May 25, 2024


Education is everything you need

The AP Literature Exam Is Terrible


It’s just kind of objectively weird that college credit is awarded for a high score (usually a 5) on the AP English Literature and Composition test, right?

I mean, have you seen the test itself?

Section 1, worth 45 percent of the total, is 55 multiple choice questions answered within an hour, five sets of questions with eight to 13 questions each, asking about a passage of fiction, drama or poetry that the test taker has presumably never read prior to opening the test booklet.

Does this reflect the kind of assessment commonly used in college literature courses? Not in my experience teaching literature and observing others teach literature at five different higher education institutions, but maybe my experience is unusual.

Does this structure reflect the kind of engagement with literature we would like to foster in students? Do those who study literature spend a lot of their time answering snap questions about short passages of writing? Is that the kind of thinking that would well serve someone studying literature beyond the introductory course for which the AP exam is meant to stand in?

Section II, worth 55 percent of the total, is a “free response,” three short essays. Two of the essays (one on poetry, the other on prose fiction), are again on passages that the test taker has presumably not seen prior to the exam. The third essay requires students to use a text that they’ve previously read.

The test recommends 40 minutes per essay, so if one were doing the example test, for the first essay they would need to read the 50-line poem and then write a “well-written essay” that analyzes the literary elements and techniques as they’re employed to convey some aspect of meaning in the text.

I ask again, is this the kind of activity and assessment that teachers of literature value in the college classroom? Is this reflective of the work we ask college students to do when they take a literature course?

Please know, I’m not talking about difficulty. The AP Literature and Language test promises to be a grueling three-hour experience. I’m asking if this assessment is reflective of the kind of learning we associate with the study of literature in college.

It isn’t. We know it isn’t. And yet I guess we have to just pretend that it’s not a problem.

Layer on the fact that the free response essays are graded in a mere handful of minutes by an army of assessors working 12- to 15-hour days who are not given time to check the accuracy or factual integrity of the work and are instead merely looking for the moves that simulate some familiarity with boiled-down versions of academic conventions (like the five-paragraph essay), and the whole enterprise looks even more absurd to me

This is not a criticism of what’s happening in AP classrooms, either. My experience is that college literature teachers would find the kinds of activities and learning going on—not related to test prep, that is—quite familiar.

I also think it’s reasonable to believe that the students who take these AP courses have likely reached a level of proficiency that would serve them well in a college course. Millions of students are having high-quality educational experiences in those courses.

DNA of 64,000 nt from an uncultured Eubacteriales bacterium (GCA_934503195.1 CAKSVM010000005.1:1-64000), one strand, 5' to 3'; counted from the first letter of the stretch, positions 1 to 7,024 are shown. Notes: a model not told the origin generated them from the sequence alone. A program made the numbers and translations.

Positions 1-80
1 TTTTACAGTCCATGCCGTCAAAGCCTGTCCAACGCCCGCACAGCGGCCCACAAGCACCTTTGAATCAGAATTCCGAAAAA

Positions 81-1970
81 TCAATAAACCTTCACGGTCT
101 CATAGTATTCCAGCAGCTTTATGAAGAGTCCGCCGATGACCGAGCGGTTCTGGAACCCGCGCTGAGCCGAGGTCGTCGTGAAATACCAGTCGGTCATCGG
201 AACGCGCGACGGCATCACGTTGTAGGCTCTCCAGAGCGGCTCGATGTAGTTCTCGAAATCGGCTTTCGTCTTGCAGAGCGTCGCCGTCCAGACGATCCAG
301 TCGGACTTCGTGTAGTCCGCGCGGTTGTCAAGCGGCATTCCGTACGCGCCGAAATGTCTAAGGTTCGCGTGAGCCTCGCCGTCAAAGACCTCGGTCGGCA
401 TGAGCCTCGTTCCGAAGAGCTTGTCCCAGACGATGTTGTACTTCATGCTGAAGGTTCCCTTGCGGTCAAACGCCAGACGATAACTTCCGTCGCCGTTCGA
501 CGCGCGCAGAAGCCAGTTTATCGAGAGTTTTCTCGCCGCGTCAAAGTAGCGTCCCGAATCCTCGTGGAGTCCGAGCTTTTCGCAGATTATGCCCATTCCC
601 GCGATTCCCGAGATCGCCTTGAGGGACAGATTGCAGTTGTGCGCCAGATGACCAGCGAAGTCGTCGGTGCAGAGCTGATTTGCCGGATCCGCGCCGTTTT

But what happens in their AP course, the work students do, what they read, the discussions they have, what they have learned … does not matter when it comes to earning college credit. What matters is that test.

I’m not naïve—I understand the underlying forces that perpetuate the AP system. Heck, I benefited from them to the tune of a semester’s worth of college credit before starting college myself. It’s a great financial deal for the already-advantaged students who are more likely to have access to AP exams, and as college gets more and more expensive for everyone, knocking a semester or a year off the tab is highly attractive.

And the AP credits allow students to get out of the courses that “don’t matter” and move on to the “real stuff,” am I right? Perhaps those of us who work in the humanities could reflect on the effect of assessments like the AP Literature and Composition exam on how people view our disciplines?

Would you be eager for more study of literature after taking that test?

What’s even more bonkers is how hard it can be for students to get credits from actual college courses to transfer from one institution to another. I’ve written many statements of support for students’ petitioning for credit and supplied my syllabi and even assignments dozens of times as students appeal initial denials.

But take that AP test, score high and you’re good. This is ridiculous. Even if the practice is going to continue, for honesty’s sake, we should just admit that.

In theory, there’s nothing stopping the College Board from applying the kind of assessment they do for the AP Art exam, a submission of a portfolio of work.

Oh wait, that would require a significant amount of time to evaluate at the numbers of students who take AP Lit versus AP Art. Can’t have that billion-dollar bottom line affected. As Annie Abrams reports in The Washington Post, the AP exams are a cash cow for the College Board.

There’s a lot going in inside the operations of higher education institutions that has little to do with learning, but there’s not a lot as transparently divorced from meaningful educational experiences as the AP Literature and Composition exam.

As is, it’s a huge wealth transfer to the College Board, sanctioned by numerous state legislatures, which require public institutions to accept the exam for credit because it takes them off the hook for some portion of funding general education.

You know what would disrupt this little scheme?

Tuition-free public higher education.

Honestly, the status quo is bananas, but I’ve learned to not hold my breath waiting for change.


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